The beginning of the study follows FDA investigational device (IDE) approval. Tandem II, a prospective, multi-center, non-randomized, single-arm study looks at the safety and performance of Duo in patients with severe or greater symptomatic tricuspid regurgitation (TR).
Duo features a coaptation valve that works in tandem with the native tricuspid valve to restore valve function. Delivered using percutaneous techniques, Duo is secured using a novel anchor system. This anchor system leaves the right heart and native valve apparatus untouched.
Dublin, Ireland-based CroíValve designed the straightforward implant procedure to suit a broad patient cohort. It uses standard imaging and accommodates the large anatomical variability seen in the target patient population. The company’s European first-in-human Tandem I trial showed strong symptomatic improvement in patients across all key measures. Those cases also demonstrated a quick-to-learn and easy-to-perform procedure.
“We are delighted to initiate TANDEM II, with strong interest in participation in the study from leading U.S. centers. This marks a significant step forward in our efforts to continue generating clinical evidence demonstrating the safety and effectiveness of Duo,” said Lucy O’Keeffe, CEO of CroíValve. “We are confident it has the potential to revolutionize the standard of care by redefining how TR is treated, and ultimately enhancing the lives of patients in need.”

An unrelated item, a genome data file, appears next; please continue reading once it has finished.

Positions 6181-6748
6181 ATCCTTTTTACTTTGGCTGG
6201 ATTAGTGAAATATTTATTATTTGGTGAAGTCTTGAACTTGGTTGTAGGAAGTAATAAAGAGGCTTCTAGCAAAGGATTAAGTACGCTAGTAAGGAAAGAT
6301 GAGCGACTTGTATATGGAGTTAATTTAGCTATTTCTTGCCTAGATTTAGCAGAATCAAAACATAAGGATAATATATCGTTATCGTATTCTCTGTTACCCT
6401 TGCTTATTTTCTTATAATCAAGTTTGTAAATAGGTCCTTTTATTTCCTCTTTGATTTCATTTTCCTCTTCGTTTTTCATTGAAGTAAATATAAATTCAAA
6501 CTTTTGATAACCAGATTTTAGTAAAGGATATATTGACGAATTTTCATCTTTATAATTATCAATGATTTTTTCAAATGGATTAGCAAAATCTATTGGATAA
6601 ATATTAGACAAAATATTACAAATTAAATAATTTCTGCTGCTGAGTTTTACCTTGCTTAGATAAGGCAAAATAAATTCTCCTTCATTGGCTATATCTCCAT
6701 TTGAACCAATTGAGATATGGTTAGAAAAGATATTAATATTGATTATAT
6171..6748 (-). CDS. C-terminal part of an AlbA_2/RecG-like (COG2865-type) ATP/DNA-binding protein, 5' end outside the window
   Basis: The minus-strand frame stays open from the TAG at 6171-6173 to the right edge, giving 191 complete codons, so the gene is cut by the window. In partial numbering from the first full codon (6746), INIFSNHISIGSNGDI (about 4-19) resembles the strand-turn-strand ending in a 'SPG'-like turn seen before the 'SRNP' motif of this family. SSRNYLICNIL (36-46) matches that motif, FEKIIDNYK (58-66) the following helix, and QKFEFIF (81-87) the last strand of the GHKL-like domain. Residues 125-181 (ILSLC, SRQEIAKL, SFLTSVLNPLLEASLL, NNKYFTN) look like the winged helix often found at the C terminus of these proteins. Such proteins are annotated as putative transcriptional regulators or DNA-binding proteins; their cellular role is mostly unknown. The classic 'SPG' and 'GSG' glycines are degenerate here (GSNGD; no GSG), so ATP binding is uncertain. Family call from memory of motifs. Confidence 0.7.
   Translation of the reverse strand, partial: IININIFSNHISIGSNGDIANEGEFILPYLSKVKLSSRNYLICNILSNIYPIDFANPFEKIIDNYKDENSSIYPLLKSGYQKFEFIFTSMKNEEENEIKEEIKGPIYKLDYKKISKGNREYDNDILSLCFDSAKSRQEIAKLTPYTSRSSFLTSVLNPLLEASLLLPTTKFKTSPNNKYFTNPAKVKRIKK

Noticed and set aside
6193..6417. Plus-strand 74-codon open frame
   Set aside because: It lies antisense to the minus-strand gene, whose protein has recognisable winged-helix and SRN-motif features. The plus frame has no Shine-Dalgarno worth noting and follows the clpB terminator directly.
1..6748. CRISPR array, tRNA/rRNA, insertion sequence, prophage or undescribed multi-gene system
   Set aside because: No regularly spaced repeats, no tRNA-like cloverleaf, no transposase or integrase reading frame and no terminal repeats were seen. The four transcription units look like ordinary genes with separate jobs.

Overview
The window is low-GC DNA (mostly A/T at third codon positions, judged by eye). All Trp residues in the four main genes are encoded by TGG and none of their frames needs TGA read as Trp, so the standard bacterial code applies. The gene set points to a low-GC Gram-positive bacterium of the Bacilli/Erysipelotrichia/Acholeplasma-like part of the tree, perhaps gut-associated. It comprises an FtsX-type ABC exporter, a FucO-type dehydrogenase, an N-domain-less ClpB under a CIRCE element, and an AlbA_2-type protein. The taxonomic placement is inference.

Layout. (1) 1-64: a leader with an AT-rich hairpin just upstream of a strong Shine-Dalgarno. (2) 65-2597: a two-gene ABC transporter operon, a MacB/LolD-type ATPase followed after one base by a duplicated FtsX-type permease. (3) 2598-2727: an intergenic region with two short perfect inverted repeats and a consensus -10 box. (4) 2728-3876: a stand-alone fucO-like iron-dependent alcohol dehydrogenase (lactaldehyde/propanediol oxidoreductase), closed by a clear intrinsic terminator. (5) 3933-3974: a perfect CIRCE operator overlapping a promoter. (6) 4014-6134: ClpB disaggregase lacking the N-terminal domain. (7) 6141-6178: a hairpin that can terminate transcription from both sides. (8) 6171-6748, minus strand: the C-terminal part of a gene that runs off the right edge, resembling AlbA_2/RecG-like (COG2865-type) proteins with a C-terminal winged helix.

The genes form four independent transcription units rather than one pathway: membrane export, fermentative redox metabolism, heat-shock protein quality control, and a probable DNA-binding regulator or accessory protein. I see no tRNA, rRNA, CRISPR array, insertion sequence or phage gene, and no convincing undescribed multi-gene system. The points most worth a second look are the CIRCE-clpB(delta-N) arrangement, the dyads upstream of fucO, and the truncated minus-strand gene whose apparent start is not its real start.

A new personnel appointment for CroíValve, too
CroíValve also announced that it added Martin B. Leon as chair of its clinical advisory board. Leon is the Mallah Family Professor of Cardiology at the Columbia University Irving Medical Center College of Physicians and Surgeons and Director of the Columbia Center for Interventional Care (CICC) at New York-Presbyterian Hospital/Columbia University Medical Center.
He also serves on the executive board of the New York-Presbyterian/Columbia Heart Valve Center. Leon founded the Transcatheter Cardiovascular Therapeutics (TCT) symposium as well. He served as chair emeritus of the Cardiovascular Research Foundation (CRF).
“I’m excited about the study bringing this uniquely designed device to patients in the U.S. and guiding it as chair of the clinical advisory board,” said Dr. Leon. “I believe the Duo system can simplify the treatment of TR patients, with a predictable procedure that can be performed with standard imaging techniques. Additionally, with minimal anatomical exclusions, it can reach a broad population. It has the potential to emerge as a meaningful advancement in the field of TR treatment.”